Hack your hunger: How to plan, prepare and eat healthy food
From planning healthy meals to staying on our feet, we’ve put together a list of life tricks that you may find helpful.
Think about our everyday life: most of us commute by car or public transportation to work. We have elevators and escalators to take us where we need to go without a drop of sweat. Office jobs and city life often mean that we have to sit more and for extended periods of time. We are surrounded by lots of tasty food and drink that we have easy access to. And there’s so much to worry about and catch up on – whether it’s at work, in our private lives, or on social media. So, we sleep less and stress more.
But not many of us are aware of how all these things are linked to obesity. In order to understand this, we need to travel back in time.
“Eat or be eaten!” Imagine living 50,000 years ago in the Stone Age. All our ancestors cared about was chasing calories through hunting, gathering or fishing. That, and avoiding becoming meal of the day for large predators.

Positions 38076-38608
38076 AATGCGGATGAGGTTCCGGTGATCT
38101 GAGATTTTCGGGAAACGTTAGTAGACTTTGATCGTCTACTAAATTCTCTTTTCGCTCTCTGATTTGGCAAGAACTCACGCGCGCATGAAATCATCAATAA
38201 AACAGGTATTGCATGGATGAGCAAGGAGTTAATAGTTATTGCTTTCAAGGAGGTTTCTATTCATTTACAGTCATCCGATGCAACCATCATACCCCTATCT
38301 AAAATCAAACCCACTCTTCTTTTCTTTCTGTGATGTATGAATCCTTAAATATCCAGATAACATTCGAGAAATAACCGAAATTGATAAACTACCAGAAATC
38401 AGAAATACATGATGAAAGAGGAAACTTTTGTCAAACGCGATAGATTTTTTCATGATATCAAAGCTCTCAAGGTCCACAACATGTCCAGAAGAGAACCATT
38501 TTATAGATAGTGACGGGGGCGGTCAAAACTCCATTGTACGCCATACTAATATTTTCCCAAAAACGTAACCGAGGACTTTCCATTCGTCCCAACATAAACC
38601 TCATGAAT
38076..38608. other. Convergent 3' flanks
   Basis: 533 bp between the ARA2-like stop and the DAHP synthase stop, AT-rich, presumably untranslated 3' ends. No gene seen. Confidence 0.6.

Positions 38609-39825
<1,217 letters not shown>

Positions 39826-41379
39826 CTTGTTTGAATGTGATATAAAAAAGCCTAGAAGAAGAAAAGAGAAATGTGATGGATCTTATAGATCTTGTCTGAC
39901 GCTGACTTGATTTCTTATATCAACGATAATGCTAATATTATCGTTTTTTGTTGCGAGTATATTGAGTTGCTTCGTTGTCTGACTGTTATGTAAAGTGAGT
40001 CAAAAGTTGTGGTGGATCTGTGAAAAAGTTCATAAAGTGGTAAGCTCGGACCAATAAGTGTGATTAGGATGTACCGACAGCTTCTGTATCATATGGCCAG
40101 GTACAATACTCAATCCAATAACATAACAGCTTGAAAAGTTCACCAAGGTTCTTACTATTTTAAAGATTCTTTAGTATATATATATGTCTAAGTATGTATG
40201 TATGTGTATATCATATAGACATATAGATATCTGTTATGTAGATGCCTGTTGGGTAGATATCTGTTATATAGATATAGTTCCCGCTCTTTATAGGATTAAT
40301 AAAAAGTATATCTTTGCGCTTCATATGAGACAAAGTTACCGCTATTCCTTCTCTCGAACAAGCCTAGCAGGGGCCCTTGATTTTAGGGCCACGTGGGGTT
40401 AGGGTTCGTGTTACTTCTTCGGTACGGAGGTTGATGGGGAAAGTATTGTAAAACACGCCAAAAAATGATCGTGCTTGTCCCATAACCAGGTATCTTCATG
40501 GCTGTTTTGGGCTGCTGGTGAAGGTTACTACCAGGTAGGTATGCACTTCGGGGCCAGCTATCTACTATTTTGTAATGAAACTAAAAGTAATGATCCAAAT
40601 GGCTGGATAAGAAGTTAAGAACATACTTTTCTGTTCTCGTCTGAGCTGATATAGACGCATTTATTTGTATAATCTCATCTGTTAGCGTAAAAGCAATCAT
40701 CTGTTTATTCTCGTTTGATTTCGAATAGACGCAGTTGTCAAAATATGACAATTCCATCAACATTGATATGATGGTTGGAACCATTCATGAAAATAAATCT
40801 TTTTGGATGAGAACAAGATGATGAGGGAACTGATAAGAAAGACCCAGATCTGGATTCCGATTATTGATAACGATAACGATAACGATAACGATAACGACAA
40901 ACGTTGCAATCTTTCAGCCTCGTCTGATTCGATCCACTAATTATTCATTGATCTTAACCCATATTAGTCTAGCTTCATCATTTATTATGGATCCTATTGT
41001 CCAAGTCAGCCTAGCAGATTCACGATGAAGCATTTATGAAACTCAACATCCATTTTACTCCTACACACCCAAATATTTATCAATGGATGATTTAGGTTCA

Food was scarce, so being well fed meant a higher chance of survival, and also a higher chance of reproduction. The key to success was getting hold of food with a lot of fat, sugar and salt. That’s why our bodies have learned to look out for and favour energy-rich foods to get through periods of famine.
You might now think that we must be quite different from our ancestors. But the systems that helped them to survive are still active in our bodies today and often work outside our conscious awareness.
Food manufacturers, supermarkets, restaurants and take-away chains have picked up on our food preferences. They now offer a huge variety of cheap, delicious and energy-rich foods that combine salt, sugar and fat. This is a powerful combination for our senses – far more powerful than our brains have evolved to deal with. That’s why it’s hard to resist the enticing smell of food we are now surrounded by.
We shouldn’t be surprised when we super-size our takeaway order or fill our shopping cart even though we are not hungry. Our ability to resist these deliberately tempting foods is determined by a range of factors, including genetics, and varies from person to person.
So, the global rise in obesity is not the result of a sudden loss of willpower. Instead, weight gain is understood as a natural reaction to living in an environment that has changed faster than our species has been able to adapt to.
Our modern environment contains many factors that put us at risk of
obesity. A lot of these factors are beyond our control, but
fortunately there are still a lot of things we can do. Restructuring
your environment is one of them.
For a guide to restructuring your environment, read the article Hack your hunger: How to plan, prepare and eat healthy food.